THIRTY TOP MASS APPEAL POETRY MOMENTS IN U.S. HISTORY

 

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1. “The Raven” by Edgar Allan Poe is published in the New York Evening Mirror, January 29, 1845

2.  Robert Frost reads “The Gift Outright” at John F. Kennedy’s inaugural, January 20, 1961

3.  Martin Luther King delivers his “I Have A Dream” speech, August 28, 1963

4. Dead Poets  Society, starring Robin Williams, released, June 9, 1989

5. Neil Armstrong’s moon landing speech, July 20, 1969

6. “The Battle Hymn of the Republic” first played at flag-raising ceremony on Fort Warren, May 12, 1861

7. Lincoln’s “Gettysburg address,” November 19, 1863

8. Cassius Clay, boxer and poet, defeats Sonny Liston,  heavyweight champion, February 25, 1964

9. “The New Colossus” by Emma Lazarus recited at the Statue of Liberty’s Dedication, October 28, 1886

10. The Freewheelin’ Bob Dylan released, May 27, 1963

11. “The Star-Spangled Banner” first published, in Baltimore, September 20, 1814

12. Sylvia Plath’s suicide in England, February 11, 1963

13. Japan wins Russo-Japanese War, starting Haiku rage in the West, September 5, 1905

14. “Old Ironsides” by Oliver Wendell Holmes published in Boston Daily Advertiser, September 16, 1830

15. Jack Kerouac reads his poetry on Steven Allen show (with Allen on piano), November 16, 1959

16. James Russell Lowell delivers “Ode” at Harvard Commemoration, July 21, 1865

17. Mick Jagger reads Shelley’s “Adonais” at Brian Jones’ memorial in England, July 5, 1969

18. Ella Wheeler Wilcox publishes her most famous poem in New York Sun, the year she publishes controversial Poems of Passion, February 25, 1883

19. Dana Gioia publishes his essay, “Can Poetry Matter?” in The Atlantic, May, 1991

20. “Mary Had A Little Lamb” by Sarah Josepha Hale published, May 24, 1830

21. Actor Jimmy Stewart reads poem “I’ll Never Forget A Dog Named Beau” on the Tonight Show, making Johnny Carson cry, July 28, 1981

22. Ronald Regan’s Challenger Disaster Speech, January 28, 1986

23. Maya Angelou reads “On the Pulse of Morning” at Bill Clinton inaugural, January 20, 1993

24. Longfellow’s “Song of Hiawatha” published, November 10, 1855

25. Ezra Pound wins Bollingen Prize with NY Times headline: “Pound In Mental Clinic Wins Prize for Poetry Penned In Treason Cell,” February 20, 1949

26. “Rapture” by Blondie released, January 12, 1981

27. “The Music Man” by Meredith Wilson opens, December 19, 1957

28. Elizabeth Alexander reads “Praise Song for the Day” at Barack Obama’s inaugural, January 20, 2009

29. Publisher Horace Liveright makes offers for works by Pound, Eliot, and Joyce, January 3, 1922.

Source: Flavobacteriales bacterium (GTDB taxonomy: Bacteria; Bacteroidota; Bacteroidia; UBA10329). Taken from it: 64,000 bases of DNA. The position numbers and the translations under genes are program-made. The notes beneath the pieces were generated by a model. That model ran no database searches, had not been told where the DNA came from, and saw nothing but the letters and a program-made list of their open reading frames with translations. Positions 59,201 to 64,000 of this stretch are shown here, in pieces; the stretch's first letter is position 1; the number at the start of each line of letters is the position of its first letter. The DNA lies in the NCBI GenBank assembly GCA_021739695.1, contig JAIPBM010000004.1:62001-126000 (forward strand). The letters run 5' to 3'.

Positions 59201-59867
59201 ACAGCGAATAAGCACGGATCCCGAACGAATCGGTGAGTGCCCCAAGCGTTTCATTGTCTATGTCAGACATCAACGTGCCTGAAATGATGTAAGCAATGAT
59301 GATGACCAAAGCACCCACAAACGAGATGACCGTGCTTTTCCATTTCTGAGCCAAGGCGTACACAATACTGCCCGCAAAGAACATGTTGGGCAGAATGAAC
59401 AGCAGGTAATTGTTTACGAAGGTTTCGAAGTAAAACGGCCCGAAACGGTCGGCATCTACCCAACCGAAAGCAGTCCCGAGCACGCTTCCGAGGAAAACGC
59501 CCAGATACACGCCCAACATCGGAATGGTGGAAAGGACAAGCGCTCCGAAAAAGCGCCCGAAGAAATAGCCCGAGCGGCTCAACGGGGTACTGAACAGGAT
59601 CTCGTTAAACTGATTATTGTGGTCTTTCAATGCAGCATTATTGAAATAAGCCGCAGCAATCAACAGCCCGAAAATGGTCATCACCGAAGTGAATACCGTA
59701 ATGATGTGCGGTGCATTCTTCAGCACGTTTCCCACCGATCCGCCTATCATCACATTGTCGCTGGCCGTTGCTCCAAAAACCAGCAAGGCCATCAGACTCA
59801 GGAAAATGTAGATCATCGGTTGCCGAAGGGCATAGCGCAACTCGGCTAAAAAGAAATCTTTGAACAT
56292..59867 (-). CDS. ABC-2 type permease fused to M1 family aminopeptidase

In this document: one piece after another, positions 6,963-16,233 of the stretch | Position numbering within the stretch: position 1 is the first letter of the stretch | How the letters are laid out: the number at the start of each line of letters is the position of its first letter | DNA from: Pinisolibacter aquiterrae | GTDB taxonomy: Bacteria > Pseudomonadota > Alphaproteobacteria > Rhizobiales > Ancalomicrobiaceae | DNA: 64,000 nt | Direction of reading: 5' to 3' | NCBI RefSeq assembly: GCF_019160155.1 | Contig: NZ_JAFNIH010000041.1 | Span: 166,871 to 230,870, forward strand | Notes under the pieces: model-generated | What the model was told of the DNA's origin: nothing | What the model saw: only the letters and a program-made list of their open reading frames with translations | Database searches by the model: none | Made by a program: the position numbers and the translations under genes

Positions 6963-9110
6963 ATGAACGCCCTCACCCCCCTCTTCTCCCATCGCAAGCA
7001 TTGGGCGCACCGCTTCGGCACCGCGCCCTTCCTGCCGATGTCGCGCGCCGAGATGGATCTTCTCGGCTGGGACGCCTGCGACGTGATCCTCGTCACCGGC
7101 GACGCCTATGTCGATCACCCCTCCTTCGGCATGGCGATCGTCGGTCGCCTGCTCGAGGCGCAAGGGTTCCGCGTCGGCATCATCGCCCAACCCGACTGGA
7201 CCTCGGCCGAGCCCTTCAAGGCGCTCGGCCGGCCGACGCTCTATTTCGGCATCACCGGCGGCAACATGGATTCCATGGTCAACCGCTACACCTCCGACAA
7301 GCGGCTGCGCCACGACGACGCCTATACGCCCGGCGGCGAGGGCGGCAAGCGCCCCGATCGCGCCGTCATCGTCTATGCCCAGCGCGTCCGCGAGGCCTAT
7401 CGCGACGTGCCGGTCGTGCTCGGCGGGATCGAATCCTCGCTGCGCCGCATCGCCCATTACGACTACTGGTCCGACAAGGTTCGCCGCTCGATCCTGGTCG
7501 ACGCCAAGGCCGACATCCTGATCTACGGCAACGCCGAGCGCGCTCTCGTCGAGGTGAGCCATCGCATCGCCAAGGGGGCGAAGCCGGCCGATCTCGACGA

30. Favorite Poem Project launched by poet laureate Robert Pinsky, April 1, 1997

 

I HAVE A BOLLINGEN AND YOU DON’T

“I face the world as it is, and cannot stand idle in the face of threats to the American people.  For make no mistake: evil does exist in the world.”

Who said this?

A. George Bush in 2002?

B.  Barack Obama in 2009?

The answer is B.

Spoken while accepting his Nobel Peace Prize.

The dubiousness of prize-giving drives human behavior. We all want to win the prize, grab the ring, possess that tangible token of our worth in the eyes of the world; this tangibility is what our invisible souls desire.  We cannot keep being fire or air or water forever; we want the earth, we want to hold the heavy trophy aloft and say, ‘This is mine, and you are all witnesses to the fact that I have won.’

This desire to make our dreams visible is not a bad thing, per se.

But we must watch that prostitution does not get tangled up in our love.

The dignity of our triumph depends on a system that gives, on another pair of hands which presents the prize, and the power to give a prize is a power that eclipses the prize itself, for prizes are useful to promote all sorts of wrong, and superstition would as quickly produce a symbol as science would question a symbol.

The poet, who lives by the symbol, is especially tempted to glory in a prize; but true poets are not beholden to symbolism; on the contrary, the poet learns symbolism to be free of it.

Behavior which bends towards a prize is not to be trusted.  The prize which stirs behavior a certain way should make us wary.   The behavior is finally all, and the prize merely a glimpse of it, and truth and modesty should attend, at every step, the receiving and the giving.

Foetics does not damn the prize.  It merely prizes the courage to look deeply into that crucial instant when giving becomes taking.

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